Truer words…

Saw this on FB:

“People of our time are losing the power of celebration. Instead of celebrating we seek to be amused or entertained. Celebration is an active state, an act of expressing reverence or appreciation. To be entertained is a passive state — it is to receive pleasure afforded by an amusing act or a spectacle…. Celebration is a confrontation, giving attention to the transcendent meaning of one’s actions. ― Rabbi Abraham Joshua Heschel

The Rabbi speaks here not just of celebrations, but we can find in his words our approach to many things, including religion, love, and other relationships.

Joel L. Watts
Joel L. Watts holds a Masters of Arts from United Theological Seminary with a focus in literary and rhetorical criticism of the New Testament. He is currently a Ph.D. student at the University of the Free State, analyzing Paul’s model of atonement in Galatians. He is the author of Mimetic Criticism of the Gospel of Mark: Introduction and Commentary (Wipf and Stock, 2013), a co-editor and contributor to From Fear to Faith: Stories of Hitting Spiritual Walls (Energion, 2013), and Praying in God's Theater, Meditations on the Book of Revelation (Wipf and Stock, 2014).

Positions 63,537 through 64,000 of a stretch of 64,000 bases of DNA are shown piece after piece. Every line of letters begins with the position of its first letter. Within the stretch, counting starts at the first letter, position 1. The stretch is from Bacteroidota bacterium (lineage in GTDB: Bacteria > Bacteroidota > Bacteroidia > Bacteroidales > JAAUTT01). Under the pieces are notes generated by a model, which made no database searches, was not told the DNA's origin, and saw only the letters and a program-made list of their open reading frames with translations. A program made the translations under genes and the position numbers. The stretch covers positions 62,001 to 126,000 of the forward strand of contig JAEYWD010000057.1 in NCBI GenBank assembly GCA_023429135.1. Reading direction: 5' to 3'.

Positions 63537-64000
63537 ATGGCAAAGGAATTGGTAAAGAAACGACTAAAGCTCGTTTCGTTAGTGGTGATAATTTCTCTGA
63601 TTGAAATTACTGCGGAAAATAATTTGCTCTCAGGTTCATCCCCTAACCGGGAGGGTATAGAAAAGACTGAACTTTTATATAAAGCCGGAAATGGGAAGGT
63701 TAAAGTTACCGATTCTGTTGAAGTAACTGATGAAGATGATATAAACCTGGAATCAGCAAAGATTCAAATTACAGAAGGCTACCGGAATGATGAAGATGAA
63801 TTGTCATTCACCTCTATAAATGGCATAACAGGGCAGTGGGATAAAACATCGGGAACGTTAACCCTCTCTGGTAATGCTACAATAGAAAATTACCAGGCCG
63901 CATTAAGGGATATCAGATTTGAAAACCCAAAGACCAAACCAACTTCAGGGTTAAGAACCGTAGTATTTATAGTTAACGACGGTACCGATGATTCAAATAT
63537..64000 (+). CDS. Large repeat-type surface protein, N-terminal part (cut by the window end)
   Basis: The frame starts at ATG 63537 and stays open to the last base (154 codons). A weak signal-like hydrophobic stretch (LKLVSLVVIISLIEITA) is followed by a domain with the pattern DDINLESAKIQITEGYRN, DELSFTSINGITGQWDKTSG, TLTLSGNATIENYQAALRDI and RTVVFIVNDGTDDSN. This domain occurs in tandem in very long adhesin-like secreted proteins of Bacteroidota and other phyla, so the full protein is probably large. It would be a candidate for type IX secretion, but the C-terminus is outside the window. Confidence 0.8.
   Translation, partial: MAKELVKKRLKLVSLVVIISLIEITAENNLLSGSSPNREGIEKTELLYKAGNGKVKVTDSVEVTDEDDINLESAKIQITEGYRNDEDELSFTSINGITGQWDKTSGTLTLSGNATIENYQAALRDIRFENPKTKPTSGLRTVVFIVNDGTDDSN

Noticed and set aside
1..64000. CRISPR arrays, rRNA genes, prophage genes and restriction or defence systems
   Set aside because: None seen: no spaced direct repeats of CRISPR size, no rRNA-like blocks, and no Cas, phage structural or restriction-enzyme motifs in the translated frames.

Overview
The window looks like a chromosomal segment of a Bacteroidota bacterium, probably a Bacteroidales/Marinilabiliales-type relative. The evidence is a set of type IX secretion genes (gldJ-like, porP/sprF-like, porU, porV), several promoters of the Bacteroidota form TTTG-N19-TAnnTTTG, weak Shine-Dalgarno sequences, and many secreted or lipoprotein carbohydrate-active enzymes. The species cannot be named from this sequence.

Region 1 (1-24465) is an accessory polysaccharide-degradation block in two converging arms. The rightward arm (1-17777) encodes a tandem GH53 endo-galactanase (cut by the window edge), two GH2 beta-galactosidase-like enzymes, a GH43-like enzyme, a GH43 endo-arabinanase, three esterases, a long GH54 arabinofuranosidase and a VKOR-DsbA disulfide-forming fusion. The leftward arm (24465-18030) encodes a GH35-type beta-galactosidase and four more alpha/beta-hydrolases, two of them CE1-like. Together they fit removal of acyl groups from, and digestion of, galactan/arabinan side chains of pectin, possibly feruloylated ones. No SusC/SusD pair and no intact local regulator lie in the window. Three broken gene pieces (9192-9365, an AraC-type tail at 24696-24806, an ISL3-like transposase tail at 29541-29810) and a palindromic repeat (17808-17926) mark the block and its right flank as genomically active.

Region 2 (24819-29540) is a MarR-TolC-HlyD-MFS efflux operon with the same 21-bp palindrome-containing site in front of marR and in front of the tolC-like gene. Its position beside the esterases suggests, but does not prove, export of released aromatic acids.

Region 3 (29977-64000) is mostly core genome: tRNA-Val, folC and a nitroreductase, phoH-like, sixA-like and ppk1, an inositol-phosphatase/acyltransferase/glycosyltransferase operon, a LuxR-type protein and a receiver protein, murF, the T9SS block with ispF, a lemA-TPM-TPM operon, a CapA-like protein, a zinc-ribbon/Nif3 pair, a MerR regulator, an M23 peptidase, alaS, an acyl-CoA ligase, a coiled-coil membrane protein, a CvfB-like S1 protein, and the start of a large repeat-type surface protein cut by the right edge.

6 thoughts on “Truer words…

  1. The cure for general apathy is to quit rescuing those whose failure is only due to apathy. I know, harsh but also true.

    1. It’s also a way to spark revolution! Europe learned that lesson the hard way after the French monarchy disastrously adopted a similar attitude. That’s one significant factor leading to creation of the modern welfare state in the early 19th century. The United States learned the same lesson during the Great Depression and avoided a collapse. Now, that lesson has been largely disparaged amid a resurgence of hubris. As a result, another harsh history lesson in the follies of mankind may be waiting in the wings for an inauspicious moment to take center stage and, quite literally, steal the show.

Leave a Reply, Please!